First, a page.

• Is that a Raymond Felton sighting, shredding the Spurs on the pick-and-roll?
  • A bad bench can undo a lot of hard work by your starters.
  • Just because you hit a huge game-winning shot to beat the Lakers earlier in the week doesn't mean you're exempt from household chores.
  • Damian Lillard is looking for a Portland-based barber. Lucky for him, grooming is optional in Multnomah County.
  • At 0-7, the Wizards have a ton of question marks. Could Shaun Livingston be one of the answers?
  • One idea being floated in Milwaukee: Scarf down a double-cheeseburger to help pay for a new arena. (Hat tip: Bucksketball)
  • As HoopChalk's Jared Dubin points out, a sniper doesn't always have to catch-and-shoot the ball coming off a pin-down. Passing is almost always an option -- and a smart one.
  • Liberty Ballers' Michael Levin reports that the 76ers are close to becoming the latest NBA team to own their own D-League franchise. I love the idea of the NBA replicating an MLB-style minor league structure, with each big-league team having its own exclusive affiliation with a "AAA" club. Already, the stigma of being "sent down" to the D-League is dissipating. Many of NBA organizations that have one-to-one partnerships with D-League franchises are using them as laboratories to teach their less refined young prospects the system run by the big club (see Houston Rockets). Development has long been sorely lacking at the NBA level. Some of that is the fault of NBA teams, but much of the shortfall is circumstance. It's hard to devote a ton of resources to developing the skills of your second-round pick when you're preparing for a back-to-back with the Thunder and the Spurs. But give a prospect some high-grade instruction down on the farm, and you're likely to see more tangible progress in his game.
  • More vegan propaganda from John Salley. I've been dabbling myself. If there were more joints like this in my city, it would be easier.

Lamar Odom goes home

June, 29, 2012
Arnovitz By Kevin Arnovitz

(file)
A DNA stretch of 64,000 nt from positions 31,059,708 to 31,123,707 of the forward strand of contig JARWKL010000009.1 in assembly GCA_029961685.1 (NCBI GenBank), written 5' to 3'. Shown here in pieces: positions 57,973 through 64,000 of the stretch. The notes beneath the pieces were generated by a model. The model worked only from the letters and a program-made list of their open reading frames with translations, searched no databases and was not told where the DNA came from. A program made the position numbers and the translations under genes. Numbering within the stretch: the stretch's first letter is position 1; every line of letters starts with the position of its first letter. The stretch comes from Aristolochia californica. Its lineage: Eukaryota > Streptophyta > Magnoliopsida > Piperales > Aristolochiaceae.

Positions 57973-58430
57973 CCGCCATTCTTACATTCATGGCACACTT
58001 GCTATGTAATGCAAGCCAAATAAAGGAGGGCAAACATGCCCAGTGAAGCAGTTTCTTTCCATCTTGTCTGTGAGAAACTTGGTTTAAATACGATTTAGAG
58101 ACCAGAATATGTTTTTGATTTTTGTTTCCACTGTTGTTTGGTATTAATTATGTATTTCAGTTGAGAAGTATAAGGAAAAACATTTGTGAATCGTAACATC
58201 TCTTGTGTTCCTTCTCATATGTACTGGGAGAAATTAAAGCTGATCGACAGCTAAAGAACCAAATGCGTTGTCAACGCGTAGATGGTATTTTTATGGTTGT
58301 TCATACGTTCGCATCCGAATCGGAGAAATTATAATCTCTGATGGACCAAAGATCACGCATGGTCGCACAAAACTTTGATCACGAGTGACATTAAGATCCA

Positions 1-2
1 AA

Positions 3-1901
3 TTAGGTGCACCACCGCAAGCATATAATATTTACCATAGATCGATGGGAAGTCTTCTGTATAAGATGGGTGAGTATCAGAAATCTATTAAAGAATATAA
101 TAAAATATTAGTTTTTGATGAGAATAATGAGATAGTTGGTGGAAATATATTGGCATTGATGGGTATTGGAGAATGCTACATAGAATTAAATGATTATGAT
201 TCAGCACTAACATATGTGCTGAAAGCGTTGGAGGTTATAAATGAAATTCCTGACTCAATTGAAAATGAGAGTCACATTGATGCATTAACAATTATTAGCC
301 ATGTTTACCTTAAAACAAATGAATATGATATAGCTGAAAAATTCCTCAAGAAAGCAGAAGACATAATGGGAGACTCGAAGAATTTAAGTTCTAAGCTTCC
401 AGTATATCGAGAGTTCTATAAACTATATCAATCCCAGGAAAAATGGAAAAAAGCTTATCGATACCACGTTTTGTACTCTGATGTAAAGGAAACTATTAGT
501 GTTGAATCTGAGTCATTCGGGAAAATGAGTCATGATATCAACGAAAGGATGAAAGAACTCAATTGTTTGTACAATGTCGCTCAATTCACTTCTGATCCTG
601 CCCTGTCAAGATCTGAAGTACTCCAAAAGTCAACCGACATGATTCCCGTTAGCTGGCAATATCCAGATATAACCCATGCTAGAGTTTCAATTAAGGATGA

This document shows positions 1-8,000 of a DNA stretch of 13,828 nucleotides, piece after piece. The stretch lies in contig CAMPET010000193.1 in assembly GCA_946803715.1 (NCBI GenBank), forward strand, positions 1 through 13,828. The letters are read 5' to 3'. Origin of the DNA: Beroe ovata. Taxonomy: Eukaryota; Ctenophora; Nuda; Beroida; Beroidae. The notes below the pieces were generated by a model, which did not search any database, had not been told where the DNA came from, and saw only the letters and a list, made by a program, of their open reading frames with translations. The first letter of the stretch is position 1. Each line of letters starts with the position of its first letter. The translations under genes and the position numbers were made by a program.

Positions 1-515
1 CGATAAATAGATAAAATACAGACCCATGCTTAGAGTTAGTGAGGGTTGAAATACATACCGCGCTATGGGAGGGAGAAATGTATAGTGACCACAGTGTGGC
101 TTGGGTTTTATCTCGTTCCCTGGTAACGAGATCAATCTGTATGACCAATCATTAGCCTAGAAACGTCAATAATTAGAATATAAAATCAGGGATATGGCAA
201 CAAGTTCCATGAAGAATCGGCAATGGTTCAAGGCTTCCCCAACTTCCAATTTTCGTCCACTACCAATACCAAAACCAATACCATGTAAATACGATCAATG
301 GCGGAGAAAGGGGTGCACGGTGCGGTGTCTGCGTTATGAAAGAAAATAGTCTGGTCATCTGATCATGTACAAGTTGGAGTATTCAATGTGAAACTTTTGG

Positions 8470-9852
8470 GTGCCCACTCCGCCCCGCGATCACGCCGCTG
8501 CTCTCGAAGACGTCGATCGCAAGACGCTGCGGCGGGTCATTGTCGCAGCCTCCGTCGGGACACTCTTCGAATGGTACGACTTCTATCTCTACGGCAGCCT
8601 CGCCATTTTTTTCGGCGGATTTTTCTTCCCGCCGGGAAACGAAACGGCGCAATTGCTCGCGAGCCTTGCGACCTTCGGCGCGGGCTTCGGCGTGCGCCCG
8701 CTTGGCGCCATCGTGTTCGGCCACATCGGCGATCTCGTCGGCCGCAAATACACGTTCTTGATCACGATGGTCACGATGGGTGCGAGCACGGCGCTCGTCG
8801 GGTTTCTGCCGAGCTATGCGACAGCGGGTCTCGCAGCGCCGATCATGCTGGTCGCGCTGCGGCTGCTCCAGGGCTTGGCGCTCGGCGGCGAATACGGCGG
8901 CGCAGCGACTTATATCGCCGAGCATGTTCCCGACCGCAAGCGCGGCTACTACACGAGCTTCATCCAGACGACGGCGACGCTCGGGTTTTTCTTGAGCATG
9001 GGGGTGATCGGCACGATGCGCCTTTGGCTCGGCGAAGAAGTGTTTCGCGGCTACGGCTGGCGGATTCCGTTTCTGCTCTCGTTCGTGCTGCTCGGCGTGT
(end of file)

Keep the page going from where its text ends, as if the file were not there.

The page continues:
Lamar Odom
Jeff Gross/Getty Images Sport
Nine years after departing "basketball hell" in Los Angeles, Lamar Odom checks back in.

Lamar Odom's parting from the Los Angeles Clippers in August 2003 was a no-brainer, both financially and personally.

The Clippers had offered Odom a three-year, $24 million contract, but after losing out on Clippers restricted free agent Elton Brand, Pat Riley swooped in. The Heat laid an offer sheet of six years and $65 million at Odom's feet, and the then-23-year-old curio promptly switched coasts.

For most organizations, losing a talented fourth overall pick after only four seasons would have been devastating, but that wasn't really the case for the Clippers.

Summer 2003 was morning in ClipperLand.

Earlier that offseason, the team had matched $124 million worth of offer sheets for Brand and Corey Maggette, and brought on Mike Dunleavy to be the new coach. The team still had a stable of other promising youngsters age 23 or younger in Quentin Richardson, Chris Wilcox and Keyon Dooling, and had drafted a big man out of Central Michigan named Chris Kaman.

Out of nowhere, the Clippers looked like a serious NBA organization, and, from the perspective of then-general manager Elgin Baylor, Odom wasn't a serious person. Baylor described the rationale behind not matching Miami's offer for Odom as "based on issues of character and other risks involved." Although Dunleavy would have loved the opportunity to move a player of Odom's versatility around the chess board, Odom was the most expendable of the Clippers' young assets.

It didn't start that way for Odom with the Clippers. He displayed ball skills uncommon for a 20-year-old big man and was the first of the team's young stars to ignite some buzz around early-'00s Clippers. Odom posted a Player Efficiency Rating of 16.8 and 18.9 respectively in his first two seasons. In February 2002, he, Brand and Darius Miles posed on the cover of SLAM as the Clippers enjoyed a couple of seasons as one of the league's more likable baby squads. Had League Pass existed 10 years ago, the Clips would have been an attractive candidate to fill out your slate of "Choice" teams, and Odom was a big part of that.

Still, Odom was one of those young players for whom potential soon became a millstone. During his four-year tenure with the Clippers, Odom served two drug suspensions. After two productive seasons out of the gate, his efficiency dropped in his third and fourth seasons with the Clippers (13.7 and 14.6 PER), during which he played a combined 78 games as he battled a series of injuries.

When the Clippers didn't offer Brand, Maggette and Odom hefty extensions during the 2002 offseason, Brand and Maggette might have stewed quietly, but when the ball was tipped that fall, they killed and maimed for coach Alvin Gentry. In contrast, Odom's mood grew morose, and his shot selection was confounding. He loafed on defense and often appeared lost when the ball went into Brand on the left block. The injuries played a factor, but Odom's disengagement was more serious.